The bus back to Raton for the train stopped at the grocery store for snacks.  There is a pizza place and a hot dog place across the street from the train station that I dont remember from previous trek.

 

Our tradition is to eat dinner in the dining car once we get on the train.  As soon as we get on someone goes to make the reservation.  They always grumble about the large group and reservations mostly full already but they always fit us in.  I asked how we could get the reservation earlier since we dont board earlier - they said we could add it as a note/request when we buy our tickets.

 

As for gear - I continue to refine my kit and get my base weight down.  I started with about 14lbs for personal gear (including extras like camera and GPS) and added a tiny bit of crew gear, 1/2 a Philmont tent, 4 days food and 3 liters water for a starting trail weight of 35lbs.

  • Tent - we used Philmont tents instead of Troop tents or (for a few of us) personal tents.  This was partly to save wear-n-tear on our tents and partly to save space in our packs for things that we needed to travel but would be left in the locker at base camp.  I have become so accustomed to a tent with two side doors that I didnt care for the single end door but otherwise the Philmont tents were okay.  Their weight is heavy compared to a good 2-person backpacking tent but is not bad considering it is more like an outfitter tent to withstand the constant usage.  It is down right light compared to the food anyhow.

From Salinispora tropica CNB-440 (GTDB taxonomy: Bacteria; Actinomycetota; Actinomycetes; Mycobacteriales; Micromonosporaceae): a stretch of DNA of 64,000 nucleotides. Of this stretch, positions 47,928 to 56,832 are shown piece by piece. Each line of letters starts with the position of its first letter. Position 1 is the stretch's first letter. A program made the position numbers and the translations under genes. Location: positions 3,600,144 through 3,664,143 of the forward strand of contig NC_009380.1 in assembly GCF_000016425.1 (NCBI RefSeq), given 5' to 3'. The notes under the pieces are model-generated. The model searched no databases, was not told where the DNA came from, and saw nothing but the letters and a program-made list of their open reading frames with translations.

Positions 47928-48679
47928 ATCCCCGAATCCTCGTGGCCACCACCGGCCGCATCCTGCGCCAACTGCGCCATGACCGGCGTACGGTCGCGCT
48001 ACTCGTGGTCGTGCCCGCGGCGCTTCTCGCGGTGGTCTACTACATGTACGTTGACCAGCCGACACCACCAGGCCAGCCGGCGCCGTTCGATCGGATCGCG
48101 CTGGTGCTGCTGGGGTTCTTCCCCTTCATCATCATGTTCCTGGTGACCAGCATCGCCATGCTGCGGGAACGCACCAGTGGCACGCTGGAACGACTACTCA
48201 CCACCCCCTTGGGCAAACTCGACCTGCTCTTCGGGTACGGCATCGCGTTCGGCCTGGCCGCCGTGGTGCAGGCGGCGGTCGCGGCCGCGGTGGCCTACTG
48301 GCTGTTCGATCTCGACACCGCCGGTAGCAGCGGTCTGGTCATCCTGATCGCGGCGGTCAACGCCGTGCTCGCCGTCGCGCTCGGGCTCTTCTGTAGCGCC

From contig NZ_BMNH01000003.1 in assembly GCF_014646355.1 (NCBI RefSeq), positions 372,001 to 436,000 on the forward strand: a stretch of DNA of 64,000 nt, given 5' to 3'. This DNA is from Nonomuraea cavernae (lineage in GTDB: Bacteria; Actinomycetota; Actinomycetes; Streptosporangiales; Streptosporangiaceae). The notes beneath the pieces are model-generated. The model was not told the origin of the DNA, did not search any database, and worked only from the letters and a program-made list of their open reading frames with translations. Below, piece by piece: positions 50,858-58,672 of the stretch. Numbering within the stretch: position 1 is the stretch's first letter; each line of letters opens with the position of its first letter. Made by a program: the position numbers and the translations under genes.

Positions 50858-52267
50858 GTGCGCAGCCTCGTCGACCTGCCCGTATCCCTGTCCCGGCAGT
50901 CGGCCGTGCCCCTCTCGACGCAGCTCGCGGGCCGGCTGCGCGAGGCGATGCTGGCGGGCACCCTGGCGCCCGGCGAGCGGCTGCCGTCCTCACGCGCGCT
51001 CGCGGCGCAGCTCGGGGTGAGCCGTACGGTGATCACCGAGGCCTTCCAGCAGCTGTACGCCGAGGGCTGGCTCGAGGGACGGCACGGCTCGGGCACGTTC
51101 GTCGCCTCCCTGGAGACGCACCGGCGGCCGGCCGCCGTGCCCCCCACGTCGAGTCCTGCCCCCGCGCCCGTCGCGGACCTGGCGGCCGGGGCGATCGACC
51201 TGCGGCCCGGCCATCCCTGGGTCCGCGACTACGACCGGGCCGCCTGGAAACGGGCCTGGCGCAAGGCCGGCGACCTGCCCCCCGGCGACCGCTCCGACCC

• Pack - Golite Pinnacle 70L.  This is the second Philmont trek and fourth extended trek for this pack.  It continues to carry the weight well and be very comfortable.  Absolutely no complaints here - have actually considered picking up another if I can find one to have when this one dies.
  • Thermarest Neoair.  This is the first generation, regular size.  It is also on its second Philmont trek/fourth extended trek.  I still like the low bulk and weight of this pad but still do not like the crinkly noise.